204

Bone Density Testing (Beyond the Basics)  

MedlinePLUS

... weight it was holding. Graphic 53181 Version 6.0 Definitions of normal bone density, osteopenia, and osteoporosis ... Normal bone density Bone density that is between 0 and 1 standard deviation below the mean is ...

205

Bone disease in primary hyperparathyrodism  

PubMed Central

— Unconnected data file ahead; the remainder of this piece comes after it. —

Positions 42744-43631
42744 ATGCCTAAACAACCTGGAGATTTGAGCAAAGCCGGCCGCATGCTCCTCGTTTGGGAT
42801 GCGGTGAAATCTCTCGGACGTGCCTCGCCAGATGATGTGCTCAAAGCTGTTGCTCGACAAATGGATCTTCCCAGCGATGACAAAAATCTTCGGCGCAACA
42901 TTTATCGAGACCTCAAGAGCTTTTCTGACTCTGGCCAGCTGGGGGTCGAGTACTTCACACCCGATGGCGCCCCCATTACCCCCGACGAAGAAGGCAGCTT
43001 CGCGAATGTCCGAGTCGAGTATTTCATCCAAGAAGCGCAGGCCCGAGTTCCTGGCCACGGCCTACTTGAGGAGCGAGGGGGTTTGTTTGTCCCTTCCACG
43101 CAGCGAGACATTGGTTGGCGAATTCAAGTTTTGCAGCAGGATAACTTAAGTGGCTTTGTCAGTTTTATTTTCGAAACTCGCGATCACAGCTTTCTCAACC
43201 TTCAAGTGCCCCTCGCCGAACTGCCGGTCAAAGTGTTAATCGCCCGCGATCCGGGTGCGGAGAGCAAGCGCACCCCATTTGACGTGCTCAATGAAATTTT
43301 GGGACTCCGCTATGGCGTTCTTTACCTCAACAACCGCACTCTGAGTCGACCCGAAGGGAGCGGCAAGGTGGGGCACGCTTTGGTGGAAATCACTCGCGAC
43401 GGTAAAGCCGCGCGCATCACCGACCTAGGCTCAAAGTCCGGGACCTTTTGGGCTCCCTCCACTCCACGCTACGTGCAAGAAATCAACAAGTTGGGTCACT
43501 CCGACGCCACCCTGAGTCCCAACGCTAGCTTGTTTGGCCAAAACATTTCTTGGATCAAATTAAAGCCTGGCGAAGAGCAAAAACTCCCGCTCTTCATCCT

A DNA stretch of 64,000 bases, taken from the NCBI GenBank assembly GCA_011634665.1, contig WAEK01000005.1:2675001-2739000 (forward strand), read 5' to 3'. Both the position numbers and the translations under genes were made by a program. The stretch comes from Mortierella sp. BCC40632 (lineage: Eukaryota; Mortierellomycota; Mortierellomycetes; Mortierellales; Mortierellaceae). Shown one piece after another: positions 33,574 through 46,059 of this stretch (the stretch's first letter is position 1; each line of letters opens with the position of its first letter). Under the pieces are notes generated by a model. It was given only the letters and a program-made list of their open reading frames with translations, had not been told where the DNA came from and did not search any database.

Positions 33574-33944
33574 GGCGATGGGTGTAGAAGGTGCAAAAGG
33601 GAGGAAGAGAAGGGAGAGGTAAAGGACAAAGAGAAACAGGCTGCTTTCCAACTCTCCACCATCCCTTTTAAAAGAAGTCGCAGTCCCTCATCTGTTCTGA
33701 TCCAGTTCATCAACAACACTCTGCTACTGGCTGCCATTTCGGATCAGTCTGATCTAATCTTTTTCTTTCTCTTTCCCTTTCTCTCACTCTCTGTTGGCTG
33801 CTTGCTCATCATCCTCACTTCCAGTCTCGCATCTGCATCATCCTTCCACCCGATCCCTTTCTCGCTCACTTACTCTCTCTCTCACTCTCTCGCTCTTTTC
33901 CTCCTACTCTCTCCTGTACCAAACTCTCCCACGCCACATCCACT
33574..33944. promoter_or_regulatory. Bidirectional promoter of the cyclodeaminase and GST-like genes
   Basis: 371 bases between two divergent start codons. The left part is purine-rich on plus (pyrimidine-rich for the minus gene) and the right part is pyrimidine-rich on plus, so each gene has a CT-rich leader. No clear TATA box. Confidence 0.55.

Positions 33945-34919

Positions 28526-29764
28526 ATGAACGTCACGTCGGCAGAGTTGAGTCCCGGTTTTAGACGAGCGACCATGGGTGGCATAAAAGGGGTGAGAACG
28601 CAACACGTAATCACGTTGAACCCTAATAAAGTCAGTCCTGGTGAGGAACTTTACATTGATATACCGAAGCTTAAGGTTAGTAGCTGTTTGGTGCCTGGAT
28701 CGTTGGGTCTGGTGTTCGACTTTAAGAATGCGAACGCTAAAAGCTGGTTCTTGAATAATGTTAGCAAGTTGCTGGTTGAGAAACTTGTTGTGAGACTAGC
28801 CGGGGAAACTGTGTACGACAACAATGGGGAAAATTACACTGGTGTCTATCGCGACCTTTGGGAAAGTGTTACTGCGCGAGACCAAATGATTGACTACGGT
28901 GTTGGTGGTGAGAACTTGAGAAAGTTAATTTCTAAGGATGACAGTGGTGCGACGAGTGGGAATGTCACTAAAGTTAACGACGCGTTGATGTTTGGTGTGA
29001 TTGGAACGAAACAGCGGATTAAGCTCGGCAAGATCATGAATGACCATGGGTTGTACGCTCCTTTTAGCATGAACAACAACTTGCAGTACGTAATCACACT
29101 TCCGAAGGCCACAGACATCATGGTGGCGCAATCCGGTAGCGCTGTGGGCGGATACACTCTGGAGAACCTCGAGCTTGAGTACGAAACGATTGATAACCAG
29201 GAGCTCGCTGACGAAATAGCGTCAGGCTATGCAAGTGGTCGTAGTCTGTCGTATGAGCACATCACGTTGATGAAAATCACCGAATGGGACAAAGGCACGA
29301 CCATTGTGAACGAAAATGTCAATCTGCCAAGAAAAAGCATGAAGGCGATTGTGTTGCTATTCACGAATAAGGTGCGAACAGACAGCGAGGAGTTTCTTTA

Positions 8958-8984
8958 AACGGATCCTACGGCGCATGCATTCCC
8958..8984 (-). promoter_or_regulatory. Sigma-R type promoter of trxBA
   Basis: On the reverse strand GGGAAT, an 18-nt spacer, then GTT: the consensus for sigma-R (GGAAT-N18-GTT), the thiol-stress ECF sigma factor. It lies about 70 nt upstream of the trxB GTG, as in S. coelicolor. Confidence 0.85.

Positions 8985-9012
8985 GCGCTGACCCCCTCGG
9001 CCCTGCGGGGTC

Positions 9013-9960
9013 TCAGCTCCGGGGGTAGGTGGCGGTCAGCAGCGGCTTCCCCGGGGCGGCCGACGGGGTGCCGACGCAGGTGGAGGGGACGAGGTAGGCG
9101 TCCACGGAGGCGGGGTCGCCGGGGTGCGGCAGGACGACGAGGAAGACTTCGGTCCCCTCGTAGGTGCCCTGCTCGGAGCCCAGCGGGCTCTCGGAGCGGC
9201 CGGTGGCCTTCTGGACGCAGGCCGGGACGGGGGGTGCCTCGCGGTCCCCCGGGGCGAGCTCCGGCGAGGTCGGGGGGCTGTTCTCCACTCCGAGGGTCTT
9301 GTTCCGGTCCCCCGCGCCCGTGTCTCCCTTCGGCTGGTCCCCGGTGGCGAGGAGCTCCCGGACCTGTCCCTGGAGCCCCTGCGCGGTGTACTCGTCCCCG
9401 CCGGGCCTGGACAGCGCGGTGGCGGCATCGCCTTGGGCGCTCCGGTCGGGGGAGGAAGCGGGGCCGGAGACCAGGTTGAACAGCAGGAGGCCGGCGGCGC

Nowadays, primary hyperparathyroidism (PHPT) is mostly a mild disease. Overt skeletal manifestations are rare but decreased bone mineral density (BMD) can still be demonstrated. Even in mild cases, excess parathyroid hormone (PTH) increases bone turnover leading to bone loss particularly at cortical sites. Conversely, a relative preservation of cancellous bone has been shown by histomorphometric analyses and advanced imaging techniques. An increased fracture rate has been demonstrated in untreated patients with PHPT at peripheral sites and in the spine. Parathyroidectomy (PTx) is the definitive cure for PHPT. With the restoration of normal PTH, bone resorption is quickly tapered down, while bone formation proceeds at the level of bone multicellular units, which were activated prior to PTx. The rapid refilling of the enlarged remodeling space and the subsequent matrix mineralization will result in an increase in BMD at sites rich in trabecular bone, such as lumbar spine and hip, which mainly occurs during the first 6–12 months after PTx. Cortical bone is less responsive to PTX because of the low rate of bone turnover, but sensible increases in BMD at the distal third of the radius can be observed in the long term. PTx seems to decrease the risk of fractures but more data are needed before a definitive conclusion on this important matter can be reached. Treatment with bisphosphonates can be considered for patients with low BMD who do not undergo PTx. Two-year treatment with alendronate has been shown to decrease bone turnover markers and increase BMD at the lumbar spine and hip, but not at the distal radius. Cinacalcet stably decreased serum calcium levels across a broad range of PHPT severity, but no change in BMD occurred in patients treated for up to 5.5 years. PMID:23024712